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Magnetism at the time and length scale of the Exchange interaction

Final Report Summary - EXCHANGE (Magnetism at the time and length scale of the Exchange interaction)

Excitation by femtosecond lasers has revealed extraordinary spin dynamics in magnetic materials in recent years, that cannot be explained by equilibrium descriptions of magnetism. The main reason for this is the fact that all theories of magnetic phenomena substantially rely on the adiabatic approximation, assuming that different parts of a magnetic system are in equilibrium with each other. But, when a magnet is excited with a stimulus, like a femtosecond laser pulse, much shorter than the time of thermal equilibration in solids (~1-100 ps) and pertinent to the characteristic time of the exchange interaction, such an excitation brings the medium into a strongly non-equilibrium state, where conventional thermodynamic descriptions of magnetic phenomena are no longer valid.
The ultimate goal of the project was to study the physics of ultrafast magnetic phenomena in such a strongly non-equilibrium state, in particular by employing recent developments of a new generation of femtosecond X-ray and picosecond THz free electron lasers, which offer the opportunity to investigate how the properties of matter emerge out of the microscopic interactions between its building blocks on the relevant nanometer (nm) length and femtosecond (fs) time scales.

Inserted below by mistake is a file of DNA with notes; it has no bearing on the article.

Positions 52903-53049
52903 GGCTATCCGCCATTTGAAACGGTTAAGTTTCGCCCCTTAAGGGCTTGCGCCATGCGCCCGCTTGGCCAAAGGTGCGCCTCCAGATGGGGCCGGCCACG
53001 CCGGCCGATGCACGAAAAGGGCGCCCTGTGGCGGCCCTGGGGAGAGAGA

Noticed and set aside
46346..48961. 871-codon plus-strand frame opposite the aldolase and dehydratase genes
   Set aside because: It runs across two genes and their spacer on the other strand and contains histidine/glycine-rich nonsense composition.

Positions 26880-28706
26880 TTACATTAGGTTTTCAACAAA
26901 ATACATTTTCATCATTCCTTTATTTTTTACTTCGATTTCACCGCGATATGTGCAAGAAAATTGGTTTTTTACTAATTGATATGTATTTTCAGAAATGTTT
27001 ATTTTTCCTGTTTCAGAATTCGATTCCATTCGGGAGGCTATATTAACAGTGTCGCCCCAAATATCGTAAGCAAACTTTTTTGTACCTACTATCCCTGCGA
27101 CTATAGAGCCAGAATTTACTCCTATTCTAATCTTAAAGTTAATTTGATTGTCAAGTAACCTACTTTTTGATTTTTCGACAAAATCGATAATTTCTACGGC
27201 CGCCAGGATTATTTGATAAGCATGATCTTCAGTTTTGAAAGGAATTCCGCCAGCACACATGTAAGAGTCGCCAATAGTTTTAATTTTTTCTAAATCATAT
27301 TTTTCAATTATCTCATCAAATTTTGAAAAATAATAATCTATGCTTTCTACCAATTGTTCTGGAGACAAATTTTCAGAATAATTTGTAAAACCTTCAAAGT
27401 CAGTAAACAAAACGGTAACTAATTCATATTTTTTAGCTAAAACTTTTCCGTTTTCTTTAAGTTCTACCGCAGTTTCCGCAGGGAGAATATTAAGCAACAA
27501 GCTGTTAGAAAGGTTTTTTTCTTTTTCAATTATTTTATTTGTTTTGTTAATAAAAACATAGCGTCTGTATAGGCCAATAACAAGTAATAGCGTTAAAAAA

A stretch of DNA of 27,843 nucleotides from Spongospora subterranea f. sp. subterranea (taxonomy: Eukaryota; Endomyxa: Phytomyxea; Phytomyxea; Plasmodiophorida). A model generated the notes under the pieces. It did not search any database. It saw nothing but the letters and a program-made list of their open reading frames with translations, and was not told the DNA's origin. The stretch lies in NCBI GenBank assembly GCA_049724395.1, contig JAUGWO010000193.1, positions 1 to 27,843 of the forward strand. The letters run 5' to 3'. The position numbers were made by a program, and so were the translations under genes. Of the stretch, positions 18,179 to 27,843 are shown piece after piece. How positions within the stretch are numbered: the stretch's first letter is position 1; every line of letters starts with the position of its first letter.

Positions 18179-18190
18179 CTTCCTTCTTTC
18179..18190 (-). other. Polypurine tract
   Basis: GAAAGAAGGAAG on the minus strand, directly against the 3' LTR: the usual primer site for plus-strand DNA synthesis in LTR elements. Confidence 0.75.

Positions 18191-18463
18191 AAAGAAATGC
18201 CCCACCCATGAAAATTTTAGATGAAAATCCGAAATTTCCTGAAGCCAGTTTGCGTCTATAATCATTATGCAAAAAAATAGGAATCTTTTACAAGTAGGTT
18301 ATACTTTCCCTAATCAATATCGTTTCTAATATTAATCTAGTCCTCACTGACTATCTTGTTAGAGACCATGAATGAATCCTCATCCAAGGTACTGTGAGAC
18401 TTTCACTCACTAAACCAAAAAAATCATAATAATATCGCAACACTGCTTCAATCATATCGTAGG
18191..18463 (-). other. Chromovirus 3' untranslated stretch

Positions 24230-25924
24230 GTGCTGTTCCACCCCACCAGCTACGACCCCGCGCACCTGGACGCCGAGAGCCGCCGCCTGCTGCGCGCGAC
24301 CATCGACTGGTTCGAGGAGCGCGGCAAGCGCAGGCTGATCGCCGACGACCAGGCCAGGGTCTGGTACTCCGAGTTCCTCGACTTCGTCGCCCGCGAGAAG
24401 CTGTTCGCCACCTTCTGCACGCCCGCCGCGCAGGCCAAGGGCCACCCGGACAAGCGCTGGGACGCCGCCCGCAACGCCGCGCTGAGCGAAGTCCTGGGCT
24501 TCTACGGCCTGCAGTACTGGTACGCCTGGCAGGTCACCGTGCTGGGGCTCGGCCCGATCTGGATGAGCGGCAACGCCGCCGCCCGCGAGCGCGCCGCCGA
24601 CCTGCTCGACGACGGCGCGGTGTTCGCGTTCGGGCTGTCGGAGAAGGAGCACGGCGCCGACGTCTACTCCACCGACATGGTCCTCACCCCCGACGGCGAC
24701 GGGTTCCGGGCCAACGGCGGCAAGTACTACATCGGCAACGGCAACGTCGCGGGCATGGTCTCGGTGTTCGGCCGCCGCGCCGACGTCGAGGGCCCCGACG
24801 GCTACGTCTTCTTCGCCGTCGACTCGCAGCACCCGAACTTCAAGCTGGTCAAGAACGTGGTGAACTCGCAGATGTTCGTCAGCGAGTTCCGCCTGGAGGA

The results of the project have fully answered our high expectations: we have been able to demonstrate and theoretically describe the emergence of magnetic order after femtosecond laser demagnetization, using fsXray scattering and multiscale modelling. Stable, all-optical switching of magnetization at the nanoscale was achieved by using nanoscale plasmonic antennas. In addition, we have been able to demonstrate and model the creation of nanoscale topological spin structures (skyrmions), the excitation and detection of spin-polarized currents using THz spectroscopy in magnetic multilayers and the photoinduced macroscopic entanglement of pairs of magnons with femtosecond period and nanometer wavelength in antiferromagnetic structures. Finally, we have been able to contribute to the recent development of optical control of magnetization in Co/Pt and Fe/Pt multilayers, unknown yet at the start of the project, and have not only found a theoretical understanding of these unexpected results but also found a method to dramatically reduce the number of required pulses from hundreds to less than ten. In addition we have shown that these materials may succesfuly be applied as neuromorphic materials, in the quest of developing novel, more energy efficient methods of Information and Communication Technologies beyond Moore.
In the course of this project we have (co-)developed several novel methodologies that have helped us and others to unveil the details of this exciting regime of ultrafast, strongly non-equilibrium magnetiztion dynamics, to wit: femtosecond Xray spectroscopy and scattering, multiscale modelling, THz emission spectroscopy, femtosecond pump-probe spectroscopy in high magnetic fields up to 38Tesla, spin wave tomography and all-optical switching of magnetization with vortex beams.